JAKARTA (REUTERS) - Indonesia's central bank surprisingly hiked interest rates, its second shock for the market in two days as it tries to reduce investors' concerns about the region's financial markets.
Bank Indonesia (BI) had been widely expected to hold fire on policy until the government made the politically-sensitive decision to cut costly fuel subsidies, which are deepening the country's budget and current account deficits.
But on Thursday, BI increased its benchmark rate 25 basis points to 6.0 per cent from the record low where it had been stuck since February last year, and comes in the face of mounting pressure on the rupiah, which has been declining along with other Asian currencies.
The last time Bank Indonesia increased rates was February 2011. Thursday's meeting was the first to be presided over by new central bank governor, Agus Martowardojo, a respected career banker who was previously finance minister for Southeast Asia's biggest economy.
The central bank described the rate hike as "part of Bank Indonesia's policy mix to respond pre-emptively to rising inflation expectations and to maintain macroeconomic stability and the financial system amid increasing uncertainty in global financial markets."
The hike had limited impact on the beleaguered currency or stocks, which both continued to look weak.
"It is a sensible move. These inflationary pressures are the result of weak currencies across the emerging world," said Peter Elston, head of Asia-Pacific strategy and asset allocation at Aberdeen Asset Management in Singapore.
The increase followed Tuesday night's surprise announcement by the central bank it was raising its overnight deposit facility rate (FASBI), also by 25 points, to 4.25 per cent.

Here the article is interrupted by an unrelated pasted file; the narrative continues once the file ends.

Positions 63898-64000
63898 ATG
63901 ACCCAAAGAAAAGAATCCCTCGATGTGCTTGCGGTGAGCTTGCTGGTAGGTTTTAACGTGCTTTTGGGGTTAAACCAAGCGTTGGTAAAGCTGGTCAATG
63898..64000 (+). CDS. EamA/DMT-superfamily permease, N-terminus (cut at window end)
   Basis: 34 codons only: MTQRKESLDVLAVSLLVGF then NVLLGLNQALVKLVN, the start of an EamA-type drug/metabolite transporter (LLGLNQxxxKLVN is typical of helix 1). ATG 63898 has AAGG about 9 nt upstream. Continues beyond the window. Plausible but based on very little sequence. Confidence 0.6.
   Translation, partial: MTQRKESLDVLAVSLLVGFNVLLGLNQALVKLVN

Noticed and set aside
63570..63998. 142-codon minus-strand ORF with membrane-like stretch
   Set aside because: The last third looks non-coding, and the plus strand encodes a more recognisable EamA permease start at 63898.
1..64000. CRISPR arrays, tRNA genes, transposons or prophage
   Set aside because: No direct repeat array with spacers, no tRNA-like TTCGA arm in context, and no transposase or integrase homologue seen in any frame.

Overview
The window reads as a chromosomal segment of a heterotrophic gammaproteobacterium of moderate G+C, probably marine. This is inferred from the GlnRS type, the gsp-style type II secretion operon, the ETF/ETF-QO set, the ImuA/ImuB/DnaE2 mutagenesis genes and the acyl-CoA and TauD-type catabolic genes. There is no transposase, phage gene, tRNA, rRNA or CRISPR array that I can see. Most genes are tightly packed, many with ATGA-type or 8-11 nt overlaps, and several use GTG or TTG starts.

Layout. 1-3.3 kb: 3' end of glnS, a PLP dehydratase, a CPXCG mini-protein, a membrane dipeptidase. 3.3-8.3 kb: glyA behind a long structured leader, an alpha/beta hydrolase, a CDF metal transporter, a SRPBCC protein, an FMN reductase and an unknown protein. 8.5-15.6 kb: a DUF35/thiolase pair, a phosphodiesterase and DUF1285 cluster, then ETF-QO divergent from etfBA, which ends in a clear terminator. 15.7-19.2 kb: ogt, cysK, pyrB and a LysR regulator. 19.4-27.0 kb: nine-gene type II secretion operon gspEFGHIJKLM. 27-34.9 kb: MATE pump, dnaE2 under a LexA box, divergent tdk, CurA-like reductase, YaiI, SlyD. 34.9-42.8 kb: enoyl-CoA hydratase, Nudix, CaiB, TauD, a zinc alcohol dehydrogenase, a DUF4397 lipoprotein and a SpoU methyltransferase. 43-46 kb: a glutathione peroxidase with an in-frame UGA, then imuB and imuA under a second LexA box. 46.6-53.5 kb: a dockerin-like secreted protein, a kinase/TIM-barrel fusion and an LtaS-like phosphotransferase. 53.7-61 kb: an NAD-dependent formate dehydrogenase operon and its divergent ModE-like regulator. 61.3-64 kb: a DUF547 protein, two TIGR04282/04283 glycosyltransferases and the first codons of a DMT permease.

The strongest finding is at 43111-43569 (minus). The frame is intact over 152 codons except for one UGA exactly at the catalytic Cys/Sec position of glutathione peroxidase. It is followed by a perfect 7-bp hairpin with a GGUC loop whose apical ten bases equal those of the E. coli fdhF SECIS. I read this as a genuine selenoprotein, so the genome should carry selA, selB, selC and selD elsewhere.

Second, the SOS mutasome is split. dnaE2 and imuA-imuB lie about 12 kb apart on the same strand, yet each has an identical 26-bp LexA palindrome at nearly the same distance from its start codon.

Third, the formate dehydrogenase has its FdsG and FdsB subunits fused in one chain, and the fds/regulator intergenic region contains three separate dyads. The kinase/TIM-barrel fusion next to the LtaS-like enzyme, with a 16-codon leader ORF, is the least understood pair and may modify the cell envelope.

"Bank Indonesia's decisions will not have been made any easier by the fact that there is clear evidence that economic growth is slowing, particularly in the area of investment spending," Robert Prior-Wandesforde, director of Asian economic research at Credit Suisse in Singapore, wrote.
BI said growth was tending towards 6.1 per cent this year, which is below the most recent target in the state budget, 6.3 per cent.
Before Thursday's meeting, all 11 analysts in a Reuters poll had expected the benchmark rate to remain unchanged, assuming the central bank would not make raise it until the government finally pushed up fuel prices to cut costly subsidies which are eating up budget spending and worsening a current account deficit.
That issue has become locked in political horse-trading after President Susilo Bambang Yudhoyono refused to raise prices until Parliament agreed to a financial package to soften the impact on the poorest sector of society.
On Wednesday, the central bank said it was ready to supply dollars "in large amounts" to stabilise the rupiah and to buy government bonds on the secondary market.